Chief Justice John Roberts’ Lesbian Cousin Will Attend The Supreme Court’s Prop 8 Hearing

Chief Justice John Roberts will have a gay relative in the audience as he hears arguments over Proposition 8 on Tuesday. Jean Podrasky, Roberts' 48-year-old liberal lesbian cousin who wants to marry her partner will be watching, the L.A. Times reports:

RobertsRoberts is a conservative appointed by President George W. Bush in 2005. Podrasky, who is more liberal, said she rooted for his nomination to be approved by the U.S. Senate. “He is family,”  she said.

Podrasky lives in San Francisco and usually sees Roberts only on family occasions. His mother is her godmother, whom she adores. She said Roberts knows she is gay and introduced her along with other relatives during his Senate confirmation hearing. She hopes he will meet her partner of four years, Grace Fasano, during their Washington visit. The couple flew to Washington on Sunday.

“He is a smart man,” she said. “He is a good man. I believe he sees where the tide is going. I do trust him. I absolutely trust that he will go in a good direction.”


  1. bandanajack says

    they never thought to vet for gay family members did they? of course, if they did, it might have ruled out everyone.

  2. bandanajack says

    btw… she will be sitting in his family reserved seating, given to her by his sister.

  3. MiddleoftheRoader says

    This is one of the dumbest, stupid-ass moves ever.

    As anyone knows who has worked for a judge (or been a judge), good judges go out of their way to be fair AND to avoid even the appearance of unfairness (let’s put Scalia aside, because he may be smart but he has no scruples and isn’t a ‘good judge’ in that sense). For Roberts’ gay cousin to sit in the audience with “reserved seating tickets” that come from Roberts’ office, after she had made public statements about how she wants to get married and hopes Prop 8 is found unconstitutional, looks like “public family pressure” — pure and simple. It puts an extra burden on him to AVOID appearing biased.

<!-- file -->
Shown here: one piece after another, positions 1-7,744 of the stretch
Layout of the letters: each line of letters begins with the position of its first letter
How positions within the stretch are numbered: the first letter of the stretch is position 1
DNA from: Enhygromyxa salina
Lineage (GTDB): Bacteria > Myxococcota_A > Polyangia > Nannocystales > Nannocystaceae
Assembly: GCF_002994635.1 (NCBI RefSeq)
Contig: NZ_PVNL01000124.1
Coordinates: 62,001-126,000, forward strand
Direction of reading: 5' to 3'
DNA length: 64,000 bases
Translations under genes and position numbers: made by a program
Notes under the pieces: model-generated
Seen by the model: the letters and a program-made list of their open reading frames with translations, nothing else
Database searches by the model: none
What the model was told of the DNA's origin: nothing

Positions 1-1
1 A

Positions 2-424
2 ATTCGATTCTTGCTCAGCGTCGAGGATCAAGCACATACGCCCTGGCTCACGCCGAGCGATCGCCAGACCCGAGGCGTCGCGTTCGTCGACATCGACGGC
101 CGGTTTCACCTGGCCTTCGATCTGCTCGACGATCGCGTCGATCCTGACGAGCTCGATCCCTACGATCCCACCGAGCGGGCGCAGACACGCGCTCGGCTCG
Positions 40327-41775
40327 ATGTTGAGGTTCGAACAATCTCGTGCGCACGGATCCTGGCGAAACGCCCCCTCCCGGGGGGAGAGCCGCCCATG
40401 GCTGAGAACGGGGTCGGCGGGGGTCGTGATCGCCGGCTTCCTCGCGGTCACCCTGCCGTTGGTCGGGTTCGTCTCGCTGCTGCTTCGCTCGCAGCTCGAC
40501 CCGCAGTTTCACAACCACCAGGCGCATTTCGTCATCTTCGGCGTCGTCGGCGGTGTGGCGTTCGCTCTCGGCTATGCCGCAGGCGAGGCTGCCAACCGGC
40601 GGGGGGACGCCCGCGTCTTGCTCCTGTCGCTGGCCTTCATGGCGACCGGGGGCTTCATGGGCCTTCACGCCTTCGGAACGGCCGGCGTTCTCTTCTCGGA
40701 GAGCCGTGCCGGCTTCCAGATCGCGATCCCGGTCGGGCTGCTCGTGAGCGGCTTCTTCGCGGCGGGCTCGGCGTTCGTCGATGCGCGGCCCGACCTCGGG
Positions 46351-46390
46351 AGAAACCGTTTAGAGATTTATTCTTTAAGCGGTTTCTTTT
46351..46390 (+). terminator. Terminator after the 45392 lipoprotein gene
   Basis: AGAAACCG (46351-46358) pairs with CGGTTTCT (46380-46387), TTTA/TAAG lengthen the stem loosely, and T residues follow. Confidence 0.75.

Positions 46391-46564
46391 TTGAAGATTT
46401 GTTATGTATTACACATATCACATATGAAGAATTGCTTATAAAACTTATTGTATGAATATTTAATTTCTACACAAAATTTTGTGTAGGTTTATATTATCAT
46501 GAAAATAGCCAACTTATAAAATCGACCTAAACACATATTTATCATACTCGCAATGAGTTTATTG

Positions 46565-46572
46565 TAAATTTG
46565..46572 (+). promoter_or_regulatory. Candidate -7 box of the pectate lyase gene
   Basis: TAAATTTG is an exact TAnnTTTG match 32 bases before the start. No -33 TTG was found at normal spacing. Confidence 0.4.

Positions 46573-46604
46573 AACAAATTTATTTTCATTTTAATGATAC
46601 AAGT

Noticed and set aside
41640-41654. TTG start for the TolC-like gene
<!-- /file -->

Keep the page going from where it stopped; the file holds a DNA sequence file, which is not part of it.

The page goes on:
Imagine if Scalia’s priest sat in the audience after giving a sermon in favor of Prop 8? Or if Thomas’s son (from his first marriage) sat in the audience after publicly declaring that he thinks discrimination against inter-racial marriage is different from discrimination against same-sex marriage? Or if Alito had an anti-gay cousin who sat in the audience with tickets from Alito’s office, and this cousin signed the petition to get Prop 8 on the ballot? We would be calling for them to recuse (disqualify) themselves!

    OK, so this was Roberts’ cousin, not his priest or closer relative. But she’s sitting in the “reserved section” because he got a ticket for her. And then she makes the public statements that she’s made? This is lunacy.

    On the other hand, maybe her plan is for him to recuse himself (although she has confidence he will do the right thing!). If he recuses himself, then almost certainly the court decisions below will be upheld — either by a tie vote (4-4) or because Kennedy joints Breyer, Ginsburg, Sotomayor, and Kagan to strike them down, and Roberts’ recusal is actually helpful.

    So, unless the plan all along is for Roberts to recuse himself, I come back to where I started — his cousin (and anyone who backs her public stunt) is an idiot for putting Roberts in this embarrassing situation.